Saturday, August 29, 2015

The Island of Dr. Moreau (1977)

I haven't seen the 90s version of Moreau, but if it's really as abysmal as folks say, then we can graph the versions of this story as a steady downward slide from the great original Wells tale to the pretty swank Island of Lost Souls, with this flick occupying the inoffensive middle ground before the Ragnarok of the Marlon Brando version.  1977's Island has a promising cast, with Michael York and Burt Lancaster searing as the leads, and Richard Basehart running a respectable second behind Bela Lugosi as the Sayer of the Law.  Parity is present, but the balance tilts when we measure the sleaze factor—this Island is divested of the perverse undertones of the 30s version and it tries to compensate for it with frequently-impressive visual effects.  In this way, Island of Dr. Moreau is a symbol of 80s genre films to come.

The immortal story: guy lands on an island, island has a doctor, guy finds out that the doctor is turning animals into people, gets goosey about it.  Even if you know the story going in (and now you do!), this is still an entertaining effort, thanks to the acting and the aforementioned effects.

The animal-people sometimes look cuddly, sometimes mortifying, but always interesting and well-done.  Kudos to the makeup team and the actors themselves, although I wish the director would have restrained the pig-guy who insists on leaping and tumbling during the fight scene like he's in fucking Gymkata instead of The Island of Dr. Moreau.

One other thing about stunts.  This was made in 1977, when almost nobody cared what happened to animals, and there's no better proof of that than the film's many scenes of panthers, lions, etc., getting slammed through walls and thrown out of windows.  The animals are frequently paired with made-up actors, which is admittedly really cool (and hopefully the stuntmen in bear makeup who had to wrestle tigers got paid), but I definitely felt guilty watching some of this stuff.  People complain about CGI and sometimes they're right, but at least it means that you can do stuff like this without actually pitching jungle cats off of balconies.  

I found this to be fun, but definitely much more shallow than the 1933 version and the original book.  It's like they took the skin of the story, but sucked all the meat out of it and ended up with a pretty conventional good guy/bad guy structure.  


Saturday, August 22, 2015

Frenzy (1972)

The usual charming Hitch trailer.  I would recommend that this trailer approach be resurrected, but my heart sobs at the prospect of Eli Roth or Rob Zombie attempting something like this.  "Come see my new shit because this shit is gonna be fuckin' brutal, goo!  Camnibalz!"  Frenzy was born in Hitchcock's less-loved later period, but what it lacks of his typical style is more than compensated by the vicious 70s spirit that seeps into this thing.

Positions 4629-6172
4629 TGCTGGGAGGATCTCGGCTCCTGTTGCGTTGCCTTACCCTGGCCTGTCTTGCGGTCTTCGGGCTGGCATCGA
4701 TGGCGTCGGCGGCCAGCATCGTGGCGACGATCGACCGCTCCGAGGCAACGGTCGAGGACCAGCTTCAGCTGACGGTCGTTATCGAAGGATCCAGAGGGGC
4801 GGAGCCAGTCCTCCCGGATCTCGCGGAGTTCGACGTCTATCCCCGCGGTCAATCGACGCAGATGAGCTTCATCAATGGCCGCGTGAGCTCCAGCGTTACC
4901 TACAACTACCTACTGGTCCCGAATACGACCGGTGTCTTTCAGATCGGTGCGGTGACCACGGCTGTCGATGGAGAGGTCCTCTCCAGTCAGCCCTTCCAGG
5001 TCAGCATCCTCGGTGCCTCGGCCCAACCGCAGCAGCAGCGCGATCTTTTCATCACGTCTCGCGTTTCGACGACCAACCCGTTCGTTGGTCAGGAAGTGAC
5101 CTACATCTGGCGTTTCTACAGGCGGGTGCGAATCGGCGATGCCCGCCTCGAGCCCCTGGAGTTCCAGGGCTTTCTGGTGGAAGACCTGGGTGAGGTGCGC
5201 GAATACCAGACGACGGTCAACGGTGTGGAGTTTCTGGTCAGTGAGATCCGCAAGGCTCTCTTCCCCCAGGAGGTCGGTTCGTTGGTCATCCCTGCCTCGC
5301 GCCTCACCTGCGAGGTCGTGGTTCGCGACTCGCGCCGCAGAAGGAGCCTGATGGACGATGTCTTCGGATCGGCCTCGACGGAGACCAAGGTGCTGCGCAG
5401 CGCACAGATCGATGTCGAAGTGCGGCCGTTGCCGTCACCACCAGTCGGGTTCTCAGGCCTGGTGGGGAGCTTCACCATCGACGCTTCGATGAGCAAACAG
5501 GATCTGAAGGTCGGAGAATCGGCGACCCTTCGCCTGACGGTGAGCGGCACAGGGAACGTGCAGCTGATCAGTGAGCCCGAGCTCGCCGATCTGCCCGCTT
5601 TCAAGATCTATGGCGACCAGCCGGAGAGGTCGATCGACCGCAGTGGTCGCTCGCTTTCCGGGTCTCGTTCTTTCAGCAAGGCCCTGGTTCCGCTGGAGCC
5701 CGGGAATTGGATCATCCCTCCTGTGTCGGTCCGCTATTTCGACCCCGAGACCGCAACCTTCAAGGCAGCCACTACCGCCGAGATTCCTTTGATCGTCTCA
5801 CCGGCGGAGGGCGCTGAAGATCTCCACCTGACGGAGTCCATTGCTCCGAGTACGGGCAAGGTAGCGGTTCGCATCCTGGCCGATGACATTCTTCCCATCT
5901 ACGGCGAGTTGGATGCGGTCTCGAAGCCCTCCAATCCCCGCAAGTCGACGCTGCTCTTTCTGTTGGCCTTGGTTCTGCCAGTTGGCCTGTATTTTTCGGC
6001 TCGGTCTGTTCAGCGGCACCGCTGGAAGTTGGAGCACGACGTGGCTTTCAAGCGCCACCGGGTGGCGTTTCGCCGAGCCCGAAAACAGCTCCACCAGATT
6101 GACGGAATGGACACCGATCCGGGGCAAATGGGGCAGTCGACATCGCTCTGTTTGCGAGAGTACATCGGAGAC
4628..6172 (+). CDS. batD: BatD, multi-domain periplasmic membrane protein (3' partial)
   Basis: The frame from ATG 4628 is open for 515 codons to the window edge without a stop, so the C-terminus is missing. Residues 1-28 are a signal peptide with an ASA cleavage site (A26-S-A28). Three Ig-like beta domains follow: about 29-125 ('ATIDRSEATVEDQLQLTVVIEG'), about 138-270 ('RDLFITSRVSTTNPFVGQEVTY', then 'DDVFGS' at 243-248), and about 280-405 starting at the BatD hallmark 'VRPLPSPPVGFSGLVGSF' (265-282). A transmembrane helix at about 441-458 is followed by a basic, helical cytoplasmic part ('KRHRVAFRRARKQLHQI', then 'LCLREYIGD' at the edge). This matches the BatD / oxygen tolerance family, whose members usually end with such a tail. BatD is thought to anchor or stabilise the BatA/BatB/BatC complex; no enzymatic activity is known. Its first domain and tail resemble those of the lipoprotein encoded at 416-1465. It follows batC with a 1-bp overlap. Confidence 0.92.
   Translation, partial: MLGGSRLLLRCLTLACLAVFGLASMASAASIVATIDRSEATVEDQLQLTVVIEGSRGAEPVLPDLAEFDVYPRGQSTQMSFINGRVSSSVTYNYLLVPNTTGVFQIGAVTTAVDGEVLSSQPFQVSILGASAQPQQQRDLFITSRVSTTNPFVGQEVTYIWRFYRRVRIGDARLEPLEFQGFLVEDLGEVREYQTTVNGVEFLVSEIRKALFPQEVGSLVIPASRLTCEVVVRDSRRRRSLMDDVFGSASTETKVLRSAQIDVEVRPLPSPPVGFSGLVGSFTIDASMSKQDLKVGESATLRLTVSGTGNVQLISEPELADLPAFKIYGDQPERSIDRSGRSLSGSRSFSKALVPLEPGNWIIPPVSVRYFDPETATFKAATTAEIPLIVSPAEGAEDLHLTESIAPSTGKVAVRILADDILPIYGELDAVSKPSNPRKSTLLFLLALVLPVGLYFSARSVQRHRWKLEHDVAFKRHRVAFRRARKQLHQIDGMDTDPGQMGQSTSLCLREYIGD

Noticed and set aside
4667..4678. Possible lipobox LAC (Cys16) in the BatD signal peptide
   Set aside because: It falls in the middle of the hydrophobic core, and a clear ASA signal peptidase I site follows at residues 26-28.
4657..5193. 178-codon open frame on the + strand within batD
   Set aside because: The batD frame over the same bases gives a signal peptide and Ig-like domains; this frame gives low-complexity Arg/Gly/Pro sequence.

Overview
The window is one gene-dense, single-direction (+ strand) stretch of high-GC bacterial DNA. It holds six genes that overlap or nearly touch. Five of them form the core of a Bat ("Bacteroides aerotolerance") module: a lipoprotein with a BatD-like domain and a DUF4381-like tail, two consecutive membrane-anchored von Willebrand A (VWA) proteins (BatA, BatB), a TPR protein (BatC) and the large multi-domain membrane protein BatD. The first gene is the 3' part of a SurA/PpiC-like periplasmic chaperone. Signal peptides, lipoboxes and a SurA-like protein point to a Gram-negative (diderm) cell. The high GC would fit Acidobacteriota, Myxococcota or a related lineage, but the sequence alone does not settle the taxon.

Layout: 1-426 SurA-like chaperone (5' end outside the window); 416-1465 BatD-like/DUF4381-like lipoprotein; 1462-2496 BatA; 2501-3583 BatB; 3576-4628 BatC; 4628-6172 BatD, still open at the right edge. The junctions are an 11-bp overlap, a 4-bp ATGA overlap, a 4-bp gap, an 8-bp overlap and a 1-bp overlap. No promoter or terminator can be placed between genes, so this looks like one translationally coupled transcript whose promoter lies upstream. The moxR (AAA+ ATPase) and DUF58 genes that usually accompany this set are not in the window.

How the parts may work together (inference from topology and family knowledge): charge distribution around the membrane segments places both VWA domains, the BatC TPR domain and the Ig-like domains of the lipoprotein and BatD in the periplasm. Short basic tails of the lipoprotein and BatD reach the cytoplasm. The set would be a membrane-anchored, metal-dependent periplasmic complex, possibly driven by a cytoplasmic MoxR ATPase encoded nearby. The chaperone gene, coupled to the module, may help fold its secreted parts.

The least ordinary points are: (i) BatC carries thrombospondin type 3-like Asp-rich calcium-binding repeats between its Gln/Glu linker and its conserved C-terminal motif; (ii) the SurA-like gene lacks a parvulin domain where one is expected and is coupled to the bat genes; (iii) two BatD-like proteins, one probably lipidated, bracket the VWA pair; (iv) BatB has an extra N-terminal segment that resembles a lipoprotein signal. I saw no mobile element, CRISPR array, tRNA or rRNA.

The opening scenes are a Hitchcock version of "Dre Day", as the director pulls a gat on his critics by flaunting his continuing command of style.  The camera swoops in like a predatory beast on a capacity crowd drawn to a speech about pollution (this the fantasy film portion of Frenzy).  This section acts as an overture to all the film's themes—the increase of grotesque violence represented by a strangled woman floating down the river, the intersection of dead river lady and the anti-pollution speech previewing the film's dives into dark comedy.

River lady, like her cousin in Jaws, doesn't figure prominently into the film as a character, but acts as the starting point for a long line of deaths.  It seems that London women are being strangled and dumped, nude, in assorted places.  After a while, suspicion lands on Richard Blaney, who is certainly unpleasant enough to be a believable murderer.  The use of repellent people as protagonists fits right in with the 70s grindhouse aesthetic, but it's really an expansion of something Hitchcock had been doing forever.  Psycho, Strangers on a Train, all that.  What's fairly new and also very 70s is the pitch-black comedy that pops up in Frenzy, sometimes to glorious effect.  See the recurring gags about the inspector's wife and her terrible cooking, or this incredible piece of dialogue:

"We haven't had a good juicy series of sex murders since Christie. And they're so good for the tourist trade. Foreigners somehow expect the squares of London to be fog-wreathed, full of hansom cabs, and littered with ripped whores, don't you think?"

If that doesn't convince you that Hitchcock was not really interested in being the nice gentleman of murder-mystery any longer, please see the scene in which someone falls face-first into a dead lady's crotch.  Divorced from its director's famous name and maybe dialed down in terms of quality, this could have played to crowds of hobo junkies on 42nd Street.  As it stands, Frenzy makes for the perfect blend of quality filmmaking and seedy obsession, plus it's endlessly quotable.  "Just thinking about the lusts of men makes me want to heave!"